The Newtown Pentacle

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Posts Tagged ‘street furniture

shimmers afar

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Monday

– photo by Mitch Waxman

Scuttling always scuttling, camera in hand, filthy black raincoat flapping wildly about in the wind. Sometimes it’s really, really cold.

A bit of housekeeping, firstly. For the next few weeks you’re going to be seeing six image posts. One has been unusually motivated and somewhat prolific in recent months, and there are an abundance of images which I’m anxious to share. Problem is that I’m quite out of step with the calendar and if I was to continue doing the traditional three image posts, you’d still be seeing snow on the ground as late as June. Accordingly, six image posts are on the menu for an interval.

That’s the Long Island Railroad passing through the Harold Interlocking at Sunnyside Yards, in Long Island City, pictured above in a photo captured on the 5th of February of 2022.

– photo by Mitch Waxman

This was one of my short walks, a constitutional, if you will. One left HQ in Astoria, scuttled south over the Honeywell Street Truss Bridge that crosses over the rail yard, and then over to Queens Boulevard. The shot above was captured nearby Queens Boulevard’s very busy intersection with Van Dam Street.

One was quite distracted while gathering this one, as some bloke decided that I was very interesting and he had maintained a constant position roughly 20 feet away from me and parallel to my back for a few blocks. One was sort of waiting for him to come rushing at me, but when I turned around and gave him the patented “Mitch Waxman laser eyes” look, he lost interest and shuffled off to find an easier victim.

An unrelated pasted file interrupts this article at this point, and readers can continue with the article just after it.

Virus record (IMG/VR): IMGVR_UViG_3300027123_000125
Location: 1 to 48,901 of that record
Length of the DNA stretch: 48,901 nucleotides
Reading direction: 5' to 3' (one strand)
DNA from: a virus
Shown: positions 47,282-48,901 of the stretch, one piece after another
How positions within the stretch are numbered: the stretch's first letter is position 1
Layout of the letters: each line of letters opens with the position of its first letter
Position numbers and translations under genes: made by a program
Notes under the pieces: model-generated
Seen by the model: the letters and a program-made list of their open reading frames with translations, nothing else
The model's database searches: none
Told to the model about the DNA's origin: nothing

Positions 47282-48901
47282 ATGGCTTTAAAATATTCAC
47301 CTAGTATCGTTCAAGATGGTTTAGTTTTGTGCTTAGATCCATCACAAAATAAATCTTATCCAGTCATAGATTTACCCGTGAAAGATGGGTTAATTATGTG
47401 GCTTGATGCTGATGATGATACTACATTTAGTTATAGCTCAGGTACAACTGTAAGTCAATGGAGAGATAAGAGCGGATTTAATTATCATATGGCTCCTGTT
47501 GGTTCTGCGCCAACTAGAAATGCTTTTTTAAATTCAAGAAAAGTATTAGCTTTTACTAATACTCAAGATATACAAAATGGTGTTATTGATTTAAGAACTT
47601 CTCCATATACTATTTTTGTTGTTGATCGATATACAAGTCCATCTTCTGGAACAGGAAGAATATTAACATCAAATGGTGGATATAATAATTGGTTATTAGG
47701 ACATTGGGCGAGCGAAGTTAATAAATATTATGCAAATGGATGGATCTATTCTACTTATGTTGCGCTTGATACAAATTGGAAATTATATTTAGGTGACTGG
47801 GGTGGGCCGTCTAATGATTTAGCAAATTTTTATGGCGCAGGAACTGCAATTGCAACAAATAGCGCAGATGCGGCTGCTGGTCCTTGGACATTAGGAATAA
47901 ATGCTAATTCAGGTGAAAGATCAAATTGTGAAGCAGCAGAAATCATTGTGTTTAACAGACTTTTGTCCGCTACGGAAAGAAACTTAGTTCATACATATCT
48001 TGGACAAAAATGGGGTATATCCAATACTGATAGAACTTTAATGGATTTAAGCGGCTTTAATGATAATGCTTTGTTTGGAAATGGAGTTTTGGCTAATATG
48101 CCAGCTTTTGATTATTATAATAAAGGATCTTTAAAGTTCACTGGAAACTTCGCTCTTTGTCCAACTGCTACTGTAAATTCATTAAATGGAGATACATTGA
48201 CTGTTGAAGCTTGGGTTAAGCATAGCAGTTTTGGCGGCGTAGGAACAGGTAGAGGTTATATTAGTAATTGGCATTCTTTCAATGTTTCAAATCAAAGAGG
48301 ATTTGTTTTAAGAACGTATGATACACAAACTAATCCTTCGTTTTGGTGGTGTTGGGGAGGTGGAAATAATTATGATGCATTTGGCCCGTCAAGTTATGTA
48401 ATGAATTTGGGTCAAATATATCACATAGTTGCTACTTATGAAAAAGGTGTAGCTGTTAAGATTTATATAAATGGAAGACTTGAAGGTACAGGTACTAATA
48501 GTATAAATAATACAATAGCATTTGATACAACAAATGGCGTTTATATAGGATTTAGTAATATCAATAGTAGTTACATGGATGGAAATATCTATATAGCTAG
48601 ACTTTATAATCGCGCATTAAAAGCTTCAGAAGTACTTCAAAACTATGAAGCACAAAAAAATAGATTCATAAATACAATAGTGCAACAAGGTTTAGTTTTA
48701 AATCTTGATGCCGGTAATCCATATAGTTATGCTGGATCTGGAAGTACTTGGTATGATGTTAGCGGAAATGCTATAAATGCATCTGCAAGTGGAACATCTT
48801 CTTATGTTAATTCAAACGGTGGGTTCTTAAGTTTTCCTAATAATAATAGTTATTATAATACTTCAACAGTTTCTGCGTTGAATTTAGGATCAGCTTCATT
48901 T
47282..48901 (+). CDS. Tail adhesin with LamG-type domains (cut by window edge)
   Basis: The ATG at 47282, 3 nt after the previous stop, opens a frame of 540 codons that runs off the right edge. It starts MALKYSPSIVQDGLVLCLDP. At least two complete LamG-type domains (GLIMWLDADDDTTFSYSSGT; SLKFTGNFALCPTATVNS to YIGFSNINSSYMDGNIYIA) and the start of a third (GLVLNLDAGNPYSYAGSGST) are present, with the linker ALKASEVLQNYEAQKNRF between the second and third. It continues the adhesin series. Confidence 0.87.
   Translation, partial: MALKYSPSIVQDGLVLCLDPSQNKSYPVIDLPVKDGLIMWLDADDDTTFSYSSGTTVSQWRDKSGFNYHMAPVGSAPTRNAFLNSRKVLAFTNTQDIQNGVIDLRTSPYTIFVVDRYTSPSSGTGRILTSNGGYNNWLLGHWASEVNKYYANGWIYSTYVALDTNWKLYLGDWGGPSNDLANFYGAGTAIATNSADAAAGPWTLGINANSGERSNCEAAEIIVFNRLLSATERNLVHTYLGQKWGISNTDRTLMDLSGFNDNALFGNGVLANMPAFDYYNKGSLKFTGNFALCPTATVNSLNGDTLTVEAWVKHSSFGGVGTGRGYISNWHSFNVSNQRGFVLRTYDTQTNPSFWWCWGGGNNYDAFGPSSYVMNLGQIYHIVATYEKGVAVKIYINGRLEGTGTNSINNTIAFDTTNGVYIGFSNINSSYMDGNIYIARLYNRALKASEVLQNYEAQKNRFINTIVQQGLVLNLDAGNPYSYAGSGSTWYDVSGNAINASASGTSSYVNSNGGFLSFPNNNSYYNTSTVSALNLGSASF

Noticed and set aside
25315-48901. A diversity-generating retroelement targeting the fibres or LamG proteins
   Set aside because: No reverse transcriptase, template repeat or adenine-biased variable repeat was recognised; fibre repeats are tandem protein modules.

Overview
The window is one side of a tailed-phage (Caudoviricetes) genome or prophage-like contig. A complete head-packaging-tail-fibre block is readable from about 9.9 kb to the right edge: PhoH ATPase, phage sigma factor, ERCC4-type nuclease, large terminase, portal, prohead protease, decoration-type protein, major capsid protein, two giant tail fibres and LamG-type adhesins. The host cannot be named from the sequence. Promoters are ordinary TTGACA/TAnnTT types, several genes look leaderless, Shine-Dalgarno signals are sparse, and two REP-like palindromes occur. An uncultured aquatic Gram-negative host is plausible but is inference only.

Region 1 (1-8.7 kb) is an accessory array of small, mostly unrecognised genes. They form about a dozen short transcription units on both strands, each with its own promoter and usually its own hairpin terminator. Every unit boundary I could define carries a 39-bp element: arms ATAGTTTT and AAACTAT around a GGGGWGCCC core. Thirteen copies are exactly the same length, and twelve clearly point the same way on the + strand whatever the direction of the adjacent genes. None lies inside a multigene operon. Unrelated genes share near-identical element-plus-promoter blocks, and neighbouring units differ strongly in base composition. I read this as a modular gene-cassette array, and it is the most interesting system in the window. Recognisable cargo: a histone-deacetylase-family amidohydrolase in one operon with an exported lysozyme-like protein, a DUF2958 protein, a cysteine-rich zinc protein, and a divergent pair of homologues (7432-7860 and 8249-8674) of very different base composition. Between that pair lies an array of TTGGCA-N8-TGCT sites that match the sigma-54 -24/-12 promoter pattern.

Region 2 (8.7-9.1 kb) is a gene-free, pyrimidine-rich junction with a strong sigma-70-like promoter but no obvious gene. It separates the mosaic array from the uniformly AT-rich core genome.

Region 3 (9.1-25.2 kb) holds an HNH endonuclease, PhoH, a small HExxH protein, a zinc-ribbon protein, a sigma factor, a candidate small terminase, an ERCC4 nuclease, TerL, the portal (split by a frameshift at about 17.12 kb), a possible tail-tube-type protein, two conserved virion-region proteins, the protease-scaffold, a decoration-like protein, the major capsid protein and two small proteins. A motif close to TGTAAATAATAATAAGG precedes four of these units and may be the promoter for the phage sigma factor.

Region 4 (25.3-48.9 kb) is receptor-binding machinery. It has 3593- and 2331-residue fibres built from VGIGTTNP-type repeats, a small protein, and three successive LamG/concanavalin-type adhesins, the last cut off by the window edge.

– photo by Mitch Waxman

One was specifically trying to avoid visiting Newtown Creek or any of its tributaries for a change, so after having executed a confusion of evasion maneuvers to obfuscate any attempt that this fellow might enact to reacquire me as a target, I decided to stick to a few more commonly travelled places. A solid bit of 1980’s NYC advice I would offer – signal them so that they know that you know, keep moving, and don’t act like you wouldn’t be into fucking them up if they tried.

In future posts, we’ll explore – for those of you under the age of 40 – how to live with the existential dread of the Cold War and the threat of looming nuclear annihilation. If any of you have ever wondered the what’s and why’s of the paranoid psychology underlying the Baby Boomer and Generation X mentality, then welcome to the party kids. I’d suggest hitting the YouTube and watching “Threads” and then “The Day After” and then reconsidering the hardened black and white absolutism of your politics while embracing the singular fact that our world is painted in shades of gray. “Special Bulletin” also comes to mind… what?… how many episodes of “The Walking Dead” have you sat through? What do you think all those Zombie and Alien Invasion movies are really about?

The Cold War generations didn’t receive grief counseling or consolation, we got shelter drills and invented Punk Rock and Hip Hop. Go make some art, you’ll feel better.